New Pentax K-3 DSLR Has a Customizable Anti-Aliasing Filter & is Capable of Internal 4K Time-Lapse Video
Announced at the same time as the D610, the new Pentax K-3 APS-C DSLR doesn't seem all that exciting from the outside, but the now Ricoh-owned name has all sorts of interesting tech going on inside. While many cameras are starting to forgo low-pass filters which help avoid aliasing, the downside is that this can mean additional moire while shooting photos or videos. The Pentax camera solves this issue in a very interesting way, and also is apparently capable of shooting 4K video. Check out more details below.
The major specs:
- 23.35MP APS-C CMOS Sensor
- User-Selectable Anti-Aliasing Filter
- 1080i: 60 fps, 50 fps
- 1080p: 30 fps, 25 fps, 24 fps
- 720p: 60 fps, 50 fps, 30 fps, 25 fps, 24 fps
- Still Images: DNG, JPEG, RAW
- Movies: AVI, MOV, MPEG-4 AVC/H.264
- 3.2" 1,037k-Dot LCD Monitor
- Continuous Shooting up to 8.3 fps
- In-Camera Shake Reduction Stabilization
- WiFi Camera Control
- Dual SD Memory Card Slots
- USB 3.0, HDMI, Mic, Headphone Jack
- Weather-Sealed Magnesium Alloy Body
- Availability: November
- Price: $1,300 Body Only, $1,600 with Battery Grip, $1,650 with 18-135mm lens
Check out how the low-pass or AA filter is simulated with the sensor vibration:
Housed in the PENTAX K-3's sleek and ergonomic body is a host of cutting-edge technology including the innovative and proprietary selectable AA filter which allows photographers to toggle anti-aliasing functionality on or off using the lauded PENTAX SR (Shake Reduction) mechanism. This breakthrough in imaging technology empowers photographers to retain greater control of image output while eliminating the need to commit to supreme resolution or superior moiré control by providing both options in a single camera body.
Here is the bit about the 4K option in the camera, which allows you to create 4K time-lapse videos right in the camera:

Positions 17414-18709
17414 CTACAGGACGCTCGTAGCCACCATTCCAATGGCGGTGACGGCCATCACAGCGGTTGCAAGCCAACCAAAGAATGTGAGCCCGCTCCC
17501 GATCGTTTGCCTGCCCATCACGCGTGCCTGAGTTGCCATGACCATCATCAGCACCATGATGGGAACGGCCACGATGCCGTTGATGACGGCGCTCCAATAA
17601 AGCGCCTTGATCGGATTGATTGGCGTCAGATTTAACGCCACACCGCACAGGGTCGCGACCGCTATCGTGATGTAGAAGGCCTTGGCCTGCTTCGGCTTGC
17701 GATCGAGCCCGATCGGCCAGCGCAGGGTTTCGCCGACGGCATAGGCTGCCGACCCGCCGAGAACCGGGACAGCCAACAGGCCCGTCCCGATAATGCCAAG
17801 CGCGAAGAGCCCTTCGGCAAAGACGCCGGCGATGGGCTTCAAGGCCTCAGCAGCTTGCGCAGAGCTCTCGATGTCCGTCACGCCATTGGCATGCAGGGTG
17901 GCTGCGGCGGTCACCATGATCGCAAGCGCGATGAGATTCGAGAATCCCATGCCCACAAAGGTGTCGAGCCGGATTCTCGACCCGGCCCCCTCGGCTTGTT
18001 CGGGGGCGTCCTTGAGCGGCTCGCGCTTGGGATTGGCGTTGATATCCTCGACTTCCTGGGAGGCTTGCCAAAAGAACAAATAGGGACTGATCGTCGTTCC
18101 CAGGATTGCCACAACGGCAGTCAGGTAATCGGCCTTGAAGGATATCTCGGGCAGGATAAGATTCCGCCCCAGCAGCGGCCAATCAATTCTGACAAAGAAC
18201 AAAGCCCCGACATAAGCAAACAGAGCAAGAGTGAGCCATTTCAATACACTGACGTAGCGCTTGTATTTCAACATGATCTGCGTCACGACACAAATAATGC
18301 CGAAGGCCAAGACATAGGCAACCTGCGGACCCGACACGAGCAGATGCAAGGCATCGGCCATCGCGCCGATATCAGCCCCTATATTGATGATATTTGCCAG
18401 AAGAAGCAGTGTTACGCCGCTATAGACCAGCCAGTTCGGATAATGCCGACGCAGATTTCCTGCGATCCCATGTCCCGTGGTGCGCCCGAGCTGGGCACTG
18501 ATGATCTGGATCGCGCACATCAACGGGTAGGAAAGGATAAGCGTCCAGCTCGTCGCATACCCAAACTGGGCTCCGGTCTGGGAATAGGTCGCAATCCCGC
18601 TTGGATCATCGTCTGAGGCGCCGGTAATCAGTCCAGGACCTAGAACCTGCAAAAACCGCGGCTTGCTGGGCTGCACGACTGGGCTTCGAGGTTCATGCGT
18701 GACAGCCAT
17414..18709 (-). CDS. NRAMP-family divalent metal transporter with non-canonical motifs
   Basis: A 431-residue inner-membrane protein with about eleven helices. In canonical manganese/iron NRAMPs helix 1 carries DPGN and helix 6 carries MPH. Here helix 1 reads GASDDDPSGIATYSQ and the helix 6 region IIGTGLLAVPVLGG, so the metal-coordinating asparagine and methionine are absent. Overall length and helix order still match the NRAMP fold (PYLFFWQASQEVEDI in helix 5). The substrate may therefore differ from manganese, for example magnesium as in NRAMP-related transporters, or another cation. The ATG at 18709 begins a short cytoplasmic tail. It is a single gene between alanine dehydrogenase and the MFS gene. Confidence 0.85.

The K-3 also features an enhanced video recording experience including the ability to change from still image to video recording with the flip of a dedicated switch to capture full HD movie recording in H.264 format. The K-3 comes equipped with a headphone terminal and stereo mic terminal for external microphone connection. The user can also adjust the audio recording level manually and monitor sound levels during recording. In addition to a variety of creative special-effect modes, the K-3 also provides an upgraded interval movie mode, which captures a series of 4K-resolution movie clips (3840 x 2160 pixels) at a fixed interval.
There is still a lot we don't know about the camera, and it looks like no video samples have been released yet. That's not to say video will be bad (after all this may actually have the same sensor as the solid Nikon D7100), but we just don't know what we're dealing with until we get some samples. Other Pentax cameras were capable of using the body stabilization while shooting video, so it's certainly possible it will be the case here. Sensor stabilization, which physically moves the camera instead of lens elements, is much better for video because it means that old prime lenses will also be stabilized, leading to much smoother-looking video. If you've ever turned on stabilization while shooting with a Canon DSLR (or any other camera) you've seen how much this can help certain handholding situations.
The user-selectable AA filter is well ahead of some other manufacturers, but it remains to be seen how good it will work, and whether it works for video at all. It's definitely a step in the right direction instead of creating two separate bodies just for the few people who could benefit from no AA filter.
I think there are a lot of things to like about the K-3 just from the spec sheet alone. The Pentax K lens mount isn't the most adaptable in the world, but there have been many, many different lenses produced for the K mount, most of which should work with the camera, especially the excellent Samyang lenses. If video quality is good, and stabilization works just as well in video mode, it will be excellent for shooting video without a rig. 1080 60i isn't quite the same as 60p, but it is possible to do a little post work and get a result that looks pretty good. That is certainly more than can be said for many Nikon and Canon cameras which don't even have an option.
It will be interesting to see what kinds of features from the K-3 will make it into other brands (like Nikon and Canon), as DSLR video shooting will certainly become more of a niche as large sensor video cameras get smaller, cheaper, and more capable.
We'll add video samples when possible. For more information, head on over to the links below.
Link: Pentax K-3 -- B&H